How Good Robert Griffin III Could Have Been

By Brandon Medeiros
Robert Griffin III Washington Redskins
Brad Mills-US Presswire

With a 24-14 defeat, Robert Griffin III and the Washington Redskins have been booted out of the postseason at the hands of QB Russell Wilson and the Seattle Seahawks.

In the fourth quarter of Sunday night’s first round playoff game, RG3 went down with another knee injury and was unable to continue, being replaced by rookie backup quarterback Kirk Cousins. Cousins has shown some flashes of his potential; in only two appearances this season he threw for four touchdowns and 466 yards. Cousins is definitely not a proven starting quarterback and especially couldn’t have been expected to lead a fourth quarter comeback in the playoffs, which not surprisingly, he didn’t.

Oddly enough, many Redskins fans believed that head coach Mike Shanahan should have started Kirk Cousins instead of the injury prone RG3.  Understandably, Shanahan and crew have looked to Griffin as the future of the franchise, and are rightful to do so.

Griffin was acquired after trading three first round picks and a second round pick to the St. Louis Rams in exchange for the second pick in the draft. Griffin, the number two pick coming out of Baylor, had a great college career. In his Junior season in 2011, he had 37 touchdowns, 4293 yards and won the Heisman Trophy over number one draft pick Andrew Luck. Griffin certainly could have surpassed Luck as the number one overall pick, but because of what some in the NFL see as a risky style of play, was chosen second bythe Redskins.

Though it came to a sudden end Sunday, Griffin had a phenomenal rookie season, with 20 touchdowns and over 3,000 yards, and was able to lead Washington to its first playoff appearance since 2007. Unfortunately, it was a short and unsuccessful one.

With proper rehabilitation this off season, there should be many more years for RG3 to lead his team back to the playoffs.

Or not.

Though RG3 is only 22 years old, he unfortunately could end up like NFL quarterback Greg Cook. Wait, who’s that?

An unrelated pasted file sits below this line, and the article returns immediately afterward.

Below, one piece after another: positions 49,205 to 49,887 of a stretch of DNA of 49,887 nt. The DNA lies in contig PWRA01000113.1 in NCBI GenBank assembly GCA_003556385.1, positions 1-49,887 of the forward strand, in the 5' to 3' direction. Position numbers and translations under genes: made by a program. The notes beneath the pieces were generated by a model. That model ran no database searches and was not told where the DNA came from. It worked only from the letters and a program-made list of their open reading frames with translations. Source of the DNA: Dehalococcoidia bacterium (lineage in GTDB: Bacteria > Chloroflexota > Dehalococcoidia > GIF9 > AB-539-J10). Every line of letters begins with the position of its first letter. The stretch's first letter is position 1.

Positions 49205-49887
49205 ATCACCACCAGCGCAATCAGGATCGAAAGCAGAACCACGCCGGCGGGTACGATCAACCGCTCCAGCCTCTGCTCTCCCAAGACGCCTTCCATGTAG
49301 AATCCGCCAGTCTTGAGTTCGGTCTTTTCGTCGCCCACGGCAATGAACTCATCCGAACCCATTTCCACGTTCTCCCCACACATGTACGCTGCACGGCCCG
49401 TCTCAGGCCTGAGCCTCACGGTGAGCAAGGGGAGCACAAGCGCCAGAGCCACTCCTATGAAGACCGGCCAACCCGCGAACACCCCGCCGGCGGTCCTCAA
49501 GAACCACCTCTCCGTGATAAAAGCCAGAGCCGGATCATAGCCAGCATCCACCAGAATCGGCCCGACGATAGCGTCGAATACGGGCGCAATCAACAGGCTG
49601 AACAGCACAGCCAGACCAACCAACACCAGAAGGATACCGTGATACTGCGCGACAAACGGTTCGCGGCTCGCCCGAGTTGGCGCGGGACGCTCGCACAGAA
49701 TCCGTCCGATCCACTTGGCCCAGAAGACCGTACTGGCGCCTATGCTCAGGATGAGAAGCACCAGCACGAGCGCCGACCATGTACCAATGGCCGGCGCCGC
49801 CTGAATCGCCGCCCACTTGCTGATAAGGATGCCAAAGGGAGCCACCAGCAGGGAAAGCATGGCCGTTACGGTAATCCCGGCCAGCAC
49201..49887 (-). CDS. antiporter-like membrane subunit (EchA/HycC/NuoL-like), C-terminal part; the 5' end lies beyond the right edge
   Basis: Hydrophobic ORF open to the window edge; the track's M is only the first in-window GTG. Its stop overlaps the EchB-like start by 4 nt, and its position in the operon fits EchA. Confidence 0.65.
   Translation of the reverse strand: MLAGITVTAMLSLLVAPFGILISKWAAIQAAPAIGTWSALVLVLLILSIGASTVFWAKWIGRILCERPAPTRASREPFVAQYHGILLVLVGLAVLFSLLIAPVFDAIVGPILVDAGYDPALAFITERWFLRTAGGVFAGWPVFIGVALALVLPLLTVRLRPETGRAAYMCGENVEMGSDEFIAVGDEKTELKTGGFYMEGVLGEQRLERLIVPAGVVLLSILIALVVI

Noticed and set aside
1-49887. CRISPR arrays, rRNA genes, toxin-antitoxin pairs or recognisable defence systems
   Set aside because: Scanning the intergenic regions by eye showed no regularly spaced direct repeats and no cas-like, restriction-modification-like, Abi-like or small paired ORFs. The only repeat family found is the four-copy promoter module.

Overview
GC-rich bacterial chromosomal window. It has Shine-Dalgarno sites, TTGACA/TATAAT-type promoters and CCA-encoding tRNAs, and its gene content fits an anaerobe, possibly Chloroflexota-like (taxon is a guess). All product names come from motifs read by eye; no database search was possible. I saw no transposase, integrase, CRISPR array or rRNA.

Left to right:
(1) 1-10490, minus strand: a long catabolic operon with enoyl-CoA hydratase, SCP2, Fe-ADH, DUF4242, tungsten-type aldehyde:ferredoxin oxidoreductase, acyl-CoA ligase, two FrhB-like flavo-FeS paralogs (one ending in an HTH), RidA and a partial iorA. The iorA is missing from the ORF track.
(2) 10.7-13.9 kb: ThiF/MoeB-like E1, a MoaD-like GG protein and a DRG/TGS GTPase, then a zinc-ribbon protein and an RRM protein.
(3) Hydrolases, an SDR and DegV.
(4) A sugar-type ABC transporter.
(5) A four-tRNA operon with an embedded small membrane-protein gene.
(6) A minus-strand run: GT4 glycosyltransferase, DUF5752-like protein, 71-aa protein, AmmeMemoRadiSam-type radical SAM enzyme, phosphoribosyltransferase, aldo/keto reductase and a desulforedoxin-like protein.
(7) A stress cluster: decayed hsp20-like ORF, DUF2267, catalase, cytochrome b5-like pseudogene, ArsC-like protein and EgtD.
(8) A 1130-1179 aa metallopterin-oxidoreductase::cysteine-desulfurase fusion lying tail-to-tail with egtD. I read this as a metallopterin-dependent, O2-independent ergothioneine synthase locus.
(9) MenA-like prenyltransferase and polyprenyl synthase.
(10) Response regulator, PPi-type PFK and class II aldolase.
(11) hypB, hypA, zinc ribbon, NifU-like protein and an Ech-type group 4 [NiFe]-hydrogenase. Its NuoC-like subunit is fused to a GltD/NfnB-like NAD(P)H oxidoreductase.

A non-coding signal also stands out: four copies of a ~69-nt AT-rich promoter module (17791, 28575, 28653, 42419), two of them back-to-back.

Lets go back to the beginning of the 1969 season. Quarterback Greg Cook was drafted in the first round out of Cincinnati by his hometown Cincinnati Bengals. His season started spectacularly, leading the Bengals to a 3-0 record. In game three, Cook felt a pop in his right (throwing) shoulder and then missed the next three games. Though in his rookie season he led the NFL in passing rating, yards per attempt and completion percentage, he missed all of the 1970 and 1971 seasons. He returned for one game in 1972 and then promptly retired at age 27.

Many wonder “what could have been” of Cook, stating that he may have been an all time great. Frequent injuries that went unnoticed haunted his career and led to an early retirement.

How about a more recent reference. Does Michael Vick ring a bell? Vick though, has had a peculiar career in his ten seasons in the NFL. Coming out of Virginia Tech, Vick was drafted number 1 overall in the 2001 draft. Initially he played well with the Atlanta Falcons, averaging 12 touchdowns and 1917 yards in six seasons. His career was abruptly interrupted after a dog fighting scandal which cost Vick two NFL seasons.

In 2009 Andy Reid and the Philadelphia Eagles took a gamble by bringing in Vick, unsure of whether he could still play up to previous standards. Vick was determined to prove to everybody that Philly had made the right choice.

After having only 1 touchdown his first season as backup to Donovan McNabb, Vick had a career campaign with 21 touchdowns and 2,362 yards in 2010 winning Comeback Player of the Year. Uncharacteristically, Vick struggled in the following 2011 season finishing with a 8-8 record and had a disastrous 2012 season, with a 4-12 record. Vick, a scrambling quarterback with a similar style as RG3, had multiple concussions this year and struggled to stay on the field, finally losing his job to backup Nick Foles.

Michael Vick could have made so much more of his career if he could have stayed healthy and kept out of trouble on, and off the field. Could the same pattern happen to RG3?

Many blame Griffin’s constant injuries on his explosive play style. But there is hope. Just remember how Oakland Raiders QB Ken “The Snake” Stabler started off his career in 1970, having the same style of play as Griffin. Frequent knee injuries caused Stabler to adjust to more of a pocket passer than a rusher. What followed not long after, was a Super Bowl title in 1977. If RG3 wants to continue his career successfully, then he may also need to change his style.

Though to many Redskins fans the idea may not seem appealing, it might possibly be the only way to extend the hopes of their future, and the career of Robert Griffin III.

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